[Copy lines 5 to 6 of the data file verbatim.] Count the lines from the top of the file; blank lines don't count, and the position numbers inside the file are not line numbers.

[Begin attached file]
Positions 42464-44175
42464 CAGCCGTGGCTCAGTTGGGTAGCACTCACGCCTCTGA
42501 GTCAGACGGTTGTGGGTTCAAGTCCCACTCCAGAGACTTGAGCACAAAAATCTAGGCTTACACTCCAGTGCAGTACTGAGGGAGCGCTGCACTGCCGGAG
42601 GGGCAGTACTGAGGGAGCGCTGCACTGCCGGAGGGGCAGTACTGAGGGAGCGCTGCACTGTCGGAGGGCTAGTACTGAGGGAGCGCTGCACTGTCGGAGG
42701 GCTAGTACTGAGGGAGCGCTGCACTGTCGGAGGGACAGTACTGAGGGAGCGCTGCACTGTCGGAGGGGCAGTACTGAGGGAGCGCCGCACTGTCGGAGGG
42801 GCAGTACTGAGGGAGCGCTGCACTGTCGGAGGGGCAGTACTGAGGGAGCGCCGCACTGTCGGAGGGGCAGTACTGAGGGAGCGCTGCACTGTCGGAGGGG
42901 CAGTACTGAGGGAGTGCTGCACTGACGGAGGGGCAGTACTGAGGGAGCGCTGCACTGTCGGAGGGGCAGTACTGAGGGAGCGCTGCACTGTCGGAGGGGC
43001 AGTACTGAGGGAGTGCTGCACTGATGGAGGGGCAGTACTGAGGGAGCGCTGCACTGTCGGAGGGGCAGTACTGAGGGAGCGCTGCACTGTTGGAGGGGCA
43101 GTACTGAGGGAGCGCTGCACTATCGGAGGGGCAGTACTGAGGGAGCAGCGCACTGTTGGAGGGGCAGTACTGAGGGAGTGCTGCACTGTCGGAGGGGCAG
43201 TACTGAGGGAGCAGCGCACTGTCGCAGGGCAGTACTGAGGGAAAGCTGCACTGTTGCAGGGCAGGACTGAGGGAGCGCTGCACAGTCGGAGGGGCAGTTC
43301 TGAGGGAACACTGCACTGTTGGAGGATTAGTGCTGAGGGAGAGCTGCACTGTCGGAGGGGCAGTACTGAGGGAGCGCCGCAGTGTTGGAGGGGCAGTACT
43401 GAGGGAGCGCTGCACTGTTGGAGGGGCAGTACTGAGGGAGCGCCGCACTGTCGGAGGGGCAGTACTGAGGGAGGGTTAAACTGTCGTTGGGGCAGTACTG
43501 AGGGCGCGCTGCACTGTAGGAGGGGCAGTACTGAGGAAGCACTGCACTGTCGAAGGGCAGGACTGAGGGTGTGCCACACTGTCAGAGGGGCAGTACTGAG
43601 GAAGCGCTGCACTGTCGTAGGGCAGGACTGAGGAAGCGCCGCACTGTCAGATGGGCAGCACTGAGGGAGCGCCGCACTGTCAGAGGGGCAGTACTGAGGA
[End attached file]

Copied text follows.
42701 GCTAGTACTGAGGGAGCGCTGCACTGTCGGAGGGACAGTACTGAGGGAGCGCTGCACTGTCGGAGGGGCAGTACTGAGGGAGCGCCGCACTGTCGGAGGG
42801 GCAGTACTGAGGGAGCGCTGCACTGTCGGAGGGGCAGTACTGAGGGAGCGCCGCACTGTCGGAGGGGCAGTACTGAGGGAGCGCTGCACTGTCGGAGGGG